Pakistan: The oldest prisoner freed from Guantanamo returns home

ISLAMABAD – A 75-year-old man from Pakistan who is the oldest prisoner at the Guantanamo Bay detention center was released and returned to Pakistan on Saturday, the foreign ministry said.

Saifullah Paracha has been reunited with his family after more than 17 years of detention at a US base in Cuba, the ministry added.

Paracha has been detained on suspicion of ties to al-Qaida since 2003, but has never been charged. Last year, in May, he was informed that he had been approved for exit. He was cleared by the prisoner review board, along with two other men in November 2020.

As is customary, the notice did not provide a detailed reason for the decision and only concluded that Paracha was “not a continuing threat” to the United States, according to Shelby Sullivan-Bennis, who represented him at the hearing. hearing at that time.

In Pakistan, the Ministry of Foreign Affairs said it had completed an extensive inter-agency process to facilitate Paracha’s repatriation.

“We are delighted that a Pakistani citizen detained abroad has finally been reunited with his family,” the ministry said.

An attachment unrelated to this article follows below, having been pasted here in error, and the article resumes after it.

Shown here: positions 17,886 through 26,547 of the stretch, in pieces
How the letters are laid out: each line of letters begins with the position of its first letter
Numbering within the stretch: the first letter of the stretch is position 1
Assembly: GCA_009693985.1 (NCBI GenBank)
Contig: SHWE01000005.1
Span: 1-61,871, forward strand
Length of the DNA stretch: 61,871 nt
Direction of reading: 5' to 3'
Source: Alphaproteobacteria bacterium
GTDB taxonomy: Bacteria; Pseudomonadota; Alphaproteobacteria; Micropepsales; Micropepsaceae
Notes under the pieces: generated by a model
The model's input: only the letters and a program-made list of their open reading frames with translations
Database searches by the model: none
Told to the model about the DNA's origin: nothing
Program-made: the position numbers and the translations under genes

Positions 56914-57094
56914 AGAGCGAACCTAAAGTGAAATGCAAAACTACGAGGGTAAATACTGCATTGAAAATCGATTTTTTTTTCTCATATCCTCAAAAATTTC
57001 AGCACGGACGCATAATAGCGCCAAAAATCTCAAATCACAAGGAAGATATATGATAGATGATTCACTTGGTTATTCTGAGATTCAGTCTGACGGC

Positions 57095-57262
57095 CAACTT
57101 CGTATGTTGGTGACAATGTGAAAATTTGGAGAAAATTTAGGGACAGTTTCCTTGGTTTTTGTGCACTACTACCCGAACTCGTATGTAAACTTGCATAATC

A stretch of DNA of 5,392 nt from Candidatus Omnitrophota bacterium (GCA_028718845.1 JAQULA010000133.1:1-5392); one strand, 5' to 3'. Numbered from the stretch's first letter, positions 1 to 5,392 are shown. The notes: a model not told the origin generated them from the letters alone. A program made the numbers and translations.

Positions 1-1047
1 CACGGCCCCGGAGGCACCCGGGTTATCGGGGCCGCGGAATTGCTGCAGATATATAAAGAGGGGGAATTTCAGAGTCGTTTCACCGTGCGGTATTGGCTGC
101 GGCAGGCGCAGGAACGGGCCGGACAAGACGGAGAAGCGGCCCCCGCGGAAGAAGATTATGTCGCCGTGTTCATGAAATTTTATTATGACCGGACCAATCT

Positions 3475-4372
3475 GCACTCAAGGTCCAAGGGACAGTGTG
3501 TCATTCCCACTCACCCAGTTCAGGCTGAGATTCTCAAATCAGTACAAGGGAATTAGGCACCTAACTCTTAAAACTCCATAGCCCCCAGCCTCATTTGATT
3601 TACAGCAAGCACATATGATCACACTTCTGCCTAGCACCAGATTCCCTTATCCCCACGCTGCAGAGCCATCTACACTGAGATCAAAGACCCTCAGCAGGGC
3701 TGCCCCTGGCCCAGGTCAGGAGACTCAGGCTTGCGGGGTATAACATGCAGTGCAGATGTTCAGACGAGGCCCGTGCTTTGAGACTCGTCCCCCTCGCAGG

Paracha, who lives in the United States and owns property in New York City, is a wealthy businessman in Pakistan. Authorities accused him of being an al-Qaida “supporter” who helped two of the masterminds in the September 11 plot make a financial transaction.

He insisted that he did not know they were al-Qaida and denied any involvement in terrorism.

The US captured the Paracels in Thailand in 2003 and has held him at Guantanamo since September 2004. Washington has long asserted that it can detain him indefinitely without charge under international law of war. .

In November 2020, Paracha, who suffers from a number of conditions, including diabetes and heart disease, appeared for the eighth time before the review panel, set up under President Barack Obama to try to prevent the release prisoners the authorities believe may be involved. in hostilities against the US after they were liberated from Guantanamo.

At the time, his attorney, Sullivan-Bennis, said she was more optimistic about his prospects because of President Joe Biden’s election, Paracha’s poor health and developments in the case involving his son. Mr. Uzair Paracha.

The son was convicted in 2005 in federal court in New York for aiding terrorism, based in part on testimonies from the same witnesses detained at Guantanamo on which the United States relied to justify his murder. keep father.

In March 2020, after a judge removed those witness accounts and the US government decided not to seek a new trial, younger Paracha was released and returned to Pakistan.


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